January 31, 2007

Library's rare paintings of Lincoln are 'on tour'

by Tim Crosby

CARBONDALE, Ill. — Two rare paintings of Abraham Lincoln owned by Southern Illinois University Carbondale are touring the former president's old stomping grounds in the central part of the state during renovations at the University's Morris Library.

The portraits will be on display in the communities of Vandalia, Bloomington and, hopefully, Springfield. Lincoln spent time in those areas as both a traveling lawyer and lawmaker during the mid 1800s.

Both portraits previously hung in the American Heritage Room at Morris Library, which is undergoing a $48 million renovation and expansion. Most of the library's valuable art collection is in storage for the duration of the project, scheduled for completion in mid or late 2008.

Library Affairs Dean David Carlson said it made sense to share the Lincoln portraits with the rest of the 16th president's adopted home state during the renovation.

"Morris Library has been these paintings' home and when the building re-opens, they will have a new American Heritage Room to hang in," Carlson said. "But in the meantime, rather than just box them up, we thought it made sense to share the wealth."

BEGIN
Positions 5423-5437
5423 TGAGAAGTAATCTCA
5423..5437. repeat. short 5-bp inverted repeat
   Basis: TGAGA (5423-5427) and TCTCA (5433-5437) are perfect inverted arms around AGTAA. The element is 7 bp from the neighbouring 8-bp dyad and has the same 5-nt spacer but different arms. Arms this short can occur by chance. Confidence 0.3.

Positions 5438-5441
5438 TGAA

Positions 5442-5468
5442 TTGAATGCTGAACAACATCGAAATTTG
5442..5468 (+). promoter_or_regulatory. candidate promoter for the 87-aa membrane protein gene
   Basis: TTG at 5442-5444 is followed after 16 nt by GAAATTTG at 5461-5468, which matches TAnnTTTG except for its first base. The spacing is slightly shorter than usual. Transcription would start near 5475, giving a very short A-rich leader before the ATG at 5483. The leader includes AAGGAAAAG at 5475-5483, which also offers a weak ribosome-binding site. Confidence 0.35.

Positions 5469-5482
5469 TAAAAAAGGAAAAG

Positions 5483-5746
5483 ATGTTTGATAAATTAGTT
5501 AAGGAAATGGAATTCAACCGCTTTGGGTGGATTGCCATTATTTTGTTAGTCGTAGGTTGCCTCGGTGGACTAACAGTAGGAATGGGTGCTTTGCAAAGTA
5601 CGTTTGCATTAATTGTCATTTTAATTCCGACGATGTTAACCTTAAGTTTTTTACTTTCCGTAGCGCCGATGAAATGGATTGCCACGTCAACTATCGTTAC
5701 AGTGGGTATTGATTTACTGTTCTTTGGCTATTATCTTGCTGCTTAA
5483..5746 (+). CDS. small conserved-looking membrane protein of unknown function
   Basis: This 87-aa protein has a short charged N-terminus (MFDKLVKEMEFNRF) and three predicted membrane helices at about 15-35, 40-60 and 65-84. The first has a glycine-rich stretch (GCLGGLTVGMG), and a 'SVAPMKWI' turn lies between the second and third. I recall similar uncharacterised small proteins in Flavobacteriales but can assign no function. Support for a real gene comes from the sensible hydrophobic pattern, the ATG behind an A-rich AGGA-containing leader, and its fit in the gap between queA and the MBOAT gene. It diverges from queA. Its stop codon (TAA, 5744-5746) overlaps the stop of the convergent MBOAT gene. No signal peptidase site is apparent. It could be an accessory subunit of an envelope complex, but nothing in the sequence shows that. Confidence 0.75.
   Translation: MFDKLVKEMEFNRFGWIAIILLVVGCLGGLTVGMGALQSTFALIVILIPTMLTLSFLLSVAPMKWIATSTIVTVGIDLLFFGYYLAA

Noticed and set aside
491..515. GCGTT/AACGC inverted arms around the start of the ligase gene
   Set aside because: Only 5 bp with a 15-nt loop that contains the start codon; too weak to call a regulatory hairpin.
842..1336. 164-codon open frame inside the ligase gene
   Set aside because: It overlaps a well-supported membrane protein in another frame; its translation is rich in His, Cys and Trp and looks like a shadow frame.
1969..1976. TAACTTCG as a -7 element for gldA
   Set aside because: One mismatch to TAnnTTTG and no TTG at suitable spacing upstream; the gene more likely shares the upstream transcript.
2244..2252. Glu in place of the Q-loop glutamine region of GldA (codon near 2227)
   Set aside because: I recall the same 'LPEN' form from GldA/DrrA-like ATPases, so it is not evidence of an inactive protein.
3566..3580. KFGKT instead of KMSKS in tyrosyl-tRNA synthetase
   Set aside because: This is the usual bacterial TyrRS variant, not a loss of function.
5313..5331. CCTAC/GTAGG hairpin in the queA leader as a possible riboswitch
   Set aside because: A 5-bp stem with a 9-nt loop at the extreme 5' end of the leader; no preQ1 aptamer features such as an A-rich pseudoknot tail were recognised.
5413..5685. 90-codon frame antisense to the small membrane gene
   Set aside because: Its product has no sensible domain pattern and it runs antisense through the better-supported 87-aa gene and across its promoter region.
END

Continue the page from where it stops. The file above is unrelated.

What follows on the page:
One portrait, painted by Alban Jasper Conant, currently is on display at the Vandalia State House, 315 W. Gallatin St., one of the state's early capitols. Conant, who lived from 1821-1915, worked in the Springfield area during the mid 1800s, where he painted portraits of local leaders. Prominent St. Louis businessman William McPherson in 1860 commissioned the painting of the Republican presidential nominee, which depicts a smiling Lincoln and is reminiscent of a contemporary photograph. The University purchased the painting in the early 1880s during the tenure of then-University President Robert Allyn. It was rescued from the 1883 fire that destroyed the original Old Normal Building.

The second portrait is by Philadelphia painter Edward Dalton Marchant (1806-1887). Phillip Sang, of River Forest, gave it to the University in 1959. Marchant's portraits include several notable Americans including Henry Clay, John Quincy Adams and Illinois Gov. Edward Coles, library officials said.

Both portraits will go on display following a ceremony Feb. 15 at the David Davis Mansion, 1000 E. Monroe Drive, in Bloomington. Davis was a longtime friend of Lincoln's and a fellow lawyer, whom the president ultimately appointed to the U.S. Supreme Court. The Illinois Historic Preservation Agency maintains Davis' home.

After a yet-to-be-determined period of time there, library officials hope to display both portraits at the Old State Capitol in Springfield, where Lincoln practiced law and gave his famous "House Divided" speech when embarking upon his run for the U.S. Senate.

Carlson said the library's preservationist, Barbara Summers, will ensure the portraits are well cared for during their tour of central Illinois.

"Making these paintings available like this will allow residents to view them in historic context," Carlson said.